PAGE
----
Fernando de Noronha (Portuguese pronunciation: [feʁˈnɐ̃du dʒi noˈɾõɲɐ]) is an archipelago of 21 islands and islets in the Atlantic Ocean, 354 km (220 mi) offshore from the Brazilian coast. The main island has an area of 18.4 square kilometres (7.1 sq mi) and had a population estimated at 2,718 in 2012. The area is a special municipality (distrito estadual) of the Brazilian state of Pernambuco (despite being closer to the state of Rio Grande do Norte), with about 70% established in 1988 as a national maritime park.
In 2001 UNESCO designated it as a World Heritage Site because of the importance of its environment. Its timezone is UTC-02:00 all year around. The local population and travellers can get to Noronha by plane or cruise from Recife (545 km) or by plane from Natal (360 km). A small environmental preservation fee is charged from tourists upon arrival by Ibama (Institute of Environment and Renewable Natural Resources).
The islands of this archipelago are the visible parts of a range of submerged mountains. It consists of 21 islands, islets and rocks of volcanic origin. The main island has an area of 18 km2 (6.9 sq mi), being 10 km (6.2 mi) long and 3.5 km (2.2 mi) wide at its maximum. The base of this enormous volcanic formation is 756 metres (2,480 ft) below the surface. The main island, from which the group gets its name, makes up 91% of the total area; the islands of Rata, Sela Gineta, Cabeluda and São José, together with the islets of Leão and Viúva make up the rest. The central upland of the main island is called the Quixaba.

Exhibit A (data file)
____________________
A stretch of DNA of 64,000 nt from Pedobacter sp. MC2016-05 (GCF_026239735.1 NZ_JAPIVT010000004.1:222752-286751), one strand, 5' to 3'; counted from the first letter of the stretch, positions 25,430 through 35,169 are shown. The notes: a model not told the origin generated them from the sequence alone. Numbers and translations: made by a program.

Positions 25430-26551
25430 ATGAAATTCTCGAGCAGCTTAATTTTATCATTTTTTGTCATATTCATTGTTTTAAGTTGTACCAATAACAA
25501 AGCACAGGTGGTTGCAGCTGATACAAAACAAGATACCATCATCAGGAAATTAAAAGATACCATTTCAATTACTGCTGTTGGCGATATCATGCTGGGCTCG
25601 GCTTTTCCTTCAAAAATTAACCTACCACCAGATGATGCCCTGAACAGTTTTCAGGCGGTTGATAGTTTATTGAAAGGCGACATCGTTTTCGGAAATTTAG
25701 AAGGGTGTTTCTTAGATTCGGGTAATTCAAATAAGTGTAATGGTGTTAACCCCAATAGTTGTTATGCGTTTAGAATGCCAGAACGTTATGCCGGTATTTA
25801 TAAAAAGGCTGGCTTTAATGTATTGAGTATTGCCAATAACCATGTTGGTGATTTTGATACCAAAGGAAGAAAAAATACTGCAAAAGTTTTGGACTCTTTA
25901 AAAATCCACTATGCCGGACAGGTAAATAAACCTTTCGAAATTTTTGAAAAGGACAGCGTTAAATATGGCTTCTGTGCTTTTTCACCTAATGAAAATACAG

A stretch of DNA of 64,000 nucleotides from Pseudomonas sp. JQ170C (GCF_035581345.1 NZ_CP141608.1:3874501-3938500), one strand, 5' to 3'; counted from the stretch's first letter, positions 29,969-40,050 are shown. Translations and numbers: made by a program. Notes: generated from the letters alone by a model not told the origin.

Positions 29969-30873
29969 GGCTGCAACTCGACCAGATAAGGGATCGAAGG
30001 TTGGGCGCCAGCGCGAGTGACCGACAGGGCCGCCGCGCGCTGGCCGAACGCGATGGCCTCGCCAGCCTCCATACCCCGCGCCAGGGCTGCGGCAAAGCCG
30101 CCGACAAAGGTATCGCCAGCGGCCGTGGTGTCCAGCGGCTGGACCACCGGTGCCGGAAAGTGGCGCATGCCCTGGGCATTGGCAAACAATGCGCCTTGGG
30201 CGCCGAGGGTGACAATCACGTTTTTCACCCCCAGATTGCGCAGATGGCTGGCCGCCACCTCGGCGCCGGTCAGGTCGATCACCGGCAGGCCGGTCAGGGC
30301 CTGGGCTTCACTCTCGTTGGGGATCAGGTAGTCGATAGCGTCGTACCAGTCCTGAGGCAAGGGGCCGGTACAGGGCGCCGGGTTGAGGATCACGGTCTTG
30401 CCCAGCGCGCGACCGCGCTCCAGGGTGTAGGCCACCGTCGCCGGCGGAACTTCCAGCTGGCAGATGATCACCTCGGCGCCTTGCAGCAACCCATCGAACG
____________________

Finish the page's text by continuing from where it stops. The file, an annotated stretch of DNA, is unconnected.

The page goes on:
The island was covered in forest until the 19th century, when it was cleared to prevent prisoners on the island from building rafts and escaping. The islands are now predominantly covered by shrubs, with some areas of recently planted secondary forest. Many of the plants on the island today were introduced by people.
The United Nations Environment Programme lists 15 possible endemic plant species, including species of the genera Capparis (2 species), Ceratosanthes (3 species), Cayaponias (2 species), Moriordica, Cereus, Palicourea, Guettarda, Bumelia, Physalis, and Ficus noronhae.Combretum rupicola is also a likely endemic.
The islands have two endemic birds — the Noronha Elaenia (Elaenia ridleyana) and the Noronha Vireo (Vireo gracilirostris). Both are present on the main island; Noronha Vireo is also present on Ilha Rata. In addition there is an endemic race of eared dove Zenaida auriculata noronha. An endemic sigmodontine rodent, Noronhomys vespuccii, mentioned by Amerigo Vespucci, is now extinct. The islands have two endemic reptiles, Amphisbaena ridleyi and Trachylepis atlantica.
The life above and below sea is the main attraction of the island. Sea turtles, dolphins, albatrosses and many other species are frequently observed.
The climate is tropical, with two well-defined seasons for rainfall, if not temperature. The rainy season lasts from March to August, the rest of the year sees little rain. The temperature ranges, both diurnal and monthly, are unusually slight.
Many controversies mark the discovery of the archipelago by Europeans. At least three names - São Lourenço, São João, and Quaresma - have been associated with the island around the time of its discovery.